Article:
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oats and diabetis
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oats and diabetis

Hello, and thank you very much for taking my question. I have diabetis that runs in my family- both parents were diagnosed at age 50 with type 2, mother on insulin father is not, ages 61 and 65 respectively.  I am trying to be very vigilant to prolong or prevent diabetis as much as possible. I have a question about oats. I typically eat a large bowl of oats with skim milk usually 4 times per week in the morning. I notice that after 1,5 hrs of eating my blood glucose levels are at 110-120. Is this considered normal whether diabetic or not? Are oats a carbohydrate? But people tell me its good for you?  How much of a good thing is acceptable and from your knowledge are my readings within healthy ranges for a large bowl of oats after 1,5 hrs of eating them.

Thanks-

Abe
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Avatar_n_tn
Hi Abe!  Thank you for posting on our website!  I am the Mom of a 17 year old who was diagnosed at the age of 21 months.  I am not a medical professional, so any medical information that I pass on to you should be verified with your healthcare team.  I think it's terrific that you are being proactive about warding off diabetes since it runs in your family.  The type of diabetes that your parents are dealing with is type 2 (non-insulin dependent).  This type of diabetes usually develops because of poor diet and lack of exercise.  The majority of people affected used to generally be older, but with the sedate lifestyles of some of our younger people, type 2 is showing up in kids now more than ever before (thanks to TV, video games, fast food & junk food!).  You can't get type 2 from your parents, but you can develop it with a lifestyle that does not provide your body with what it needs to maintain a healthy weight.  By sticking to a well-balanced diet that includes fresh veggies & fruits, whole grains & low fat dairy products, type 2 diabetes can be controlled and hopefully reversed.  Daily exercise is also recommended in maintaining this healthy lifestyle.  Your bg levels seem perfectly within a normal non-diabetic range and your choice of whole grain oats tells me that you have a good sense of what is healthy for you.  Oats are carbs and they are good for you.  They stick with you and keep you feeling fuller, longer.  This is helps control urges to snack inbetween meals also.  What you need to focus on is limiting the type of carbs that are processed and try to find whole grains (example:  whole grain (dark) breads instead of white & brown rice instead of white). Carbs are part of a well balanced meal plan so don't count them out!  Keep up with good work!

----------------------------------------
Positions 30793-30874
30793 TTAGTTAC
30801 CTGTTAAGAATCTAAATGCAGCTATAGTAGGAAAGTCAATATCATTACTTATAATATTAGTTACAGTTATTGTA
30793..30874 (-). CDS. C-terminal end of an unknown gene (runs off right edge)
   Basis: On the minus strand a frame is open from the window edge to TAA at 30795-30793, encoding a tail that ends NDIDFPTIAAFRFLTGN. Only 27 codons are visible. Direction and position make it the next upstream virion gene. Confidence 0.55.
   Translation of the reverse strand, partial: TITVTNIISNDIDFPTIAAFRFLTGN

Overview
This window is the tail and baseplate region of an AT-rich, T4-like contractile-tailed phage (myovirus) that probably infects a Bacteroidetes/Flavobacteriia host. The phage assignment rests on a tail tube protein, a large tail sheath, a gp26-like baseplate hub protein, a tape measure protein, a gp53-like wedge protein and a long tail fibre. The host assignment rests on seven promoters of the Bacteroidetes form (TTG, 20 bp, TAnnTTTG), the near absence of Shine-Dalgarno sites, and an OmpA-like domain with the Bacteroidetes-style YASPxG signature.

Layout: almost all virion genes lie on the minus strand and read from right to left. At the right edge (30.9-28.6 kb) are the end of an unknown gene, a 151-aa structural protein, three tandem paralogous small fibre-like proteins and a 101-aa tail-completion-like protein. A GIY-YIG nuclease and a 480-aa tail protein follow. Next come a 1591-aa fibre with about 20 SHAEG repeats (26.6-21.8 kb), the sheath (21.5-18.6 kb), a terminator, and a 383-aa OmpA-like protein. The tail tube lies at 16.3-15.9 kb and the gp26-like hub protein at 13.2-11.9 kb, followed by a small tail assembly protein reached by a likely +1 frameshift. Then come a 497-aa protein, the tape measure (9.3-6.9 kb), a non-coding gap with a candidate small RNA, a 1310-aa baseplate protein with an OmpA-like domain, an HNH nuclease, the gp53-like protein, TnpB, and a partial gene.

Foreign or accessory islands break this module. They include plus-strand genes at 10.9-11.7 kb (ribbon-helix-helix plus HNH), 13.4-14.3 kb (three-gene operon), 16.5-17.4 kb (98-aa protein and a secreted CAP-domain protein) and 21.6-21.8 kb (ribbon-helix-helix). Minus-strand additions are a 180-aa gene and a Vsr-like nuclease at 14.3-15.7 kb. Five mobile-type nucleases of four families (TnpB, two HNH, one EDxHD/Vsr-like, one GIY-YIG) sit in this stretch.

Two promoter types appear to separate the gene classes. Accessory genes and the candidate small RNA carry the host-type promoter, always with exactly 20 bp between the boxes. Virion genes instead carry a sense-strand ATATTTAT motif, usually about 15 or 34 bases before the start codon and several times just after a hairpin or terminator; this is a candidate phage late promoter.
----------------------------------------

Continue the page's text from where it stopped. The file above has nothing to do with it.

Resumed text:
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Avatar_n_tn
Thanks again for your continued support- much appreciated.

Abe
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Avatar_n_tn
Hi again Abeybaby,
Yes, oats are carbohydrates (as are all breakfast cereals like wheat, barley, rice, rye, corn).  While all carbos affect our blood sugar (even folks like you without diabetes), "whole grain" carbos are easier on our systems and don't typically cause spikes in blood sugar, because they have fiber to slow the digestion process.  

Your blood sugars after eating sound normal to me.  As you know, we're not physicians here, so it's good to reivew your blood sugar records with your doc and to watch for patterns ... and any *changes* to the patterns you see.

There are many opinions on how much carbohydrate we should have in our normal diet and so it's difficult to know what's "true" and what's a fad.  Certified diabetes educators (CDEs) and nutritionists seem to recommend diets rich in whole grains (fiber rich), veges, fruits, with modest protein & good fats.  Limiting processed foods and eating foods closest to their form in nature tends to provide us with max vitamins, minerals and health benefits.  

Oatmeal is a great component in a healthy diet.  And in the spirit of "less processed," we're advised to choose the Old-Fashioned oatmeal that takes some time to cook on the stove, rather than the kind that's been cooked a bit already and we just zap for a few seconds in the microwave.  

Take good care!
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Avatar_n_tn
By the way, the Quick or Instant oats have a higher glycemic index than the old-fashioned oats (I read this in an article about type 1 diabetes a few months ago), and this means that they cause a sharper blood sugar rise after eating them than do the old-fashioned ones. As a type 1 diabetic, I can attest to a difference in how quickly the sugars are absorbed between the two types of oats. So for all diabetics, it is healthier to eat old-fashioned oats than the quick or instant ones.
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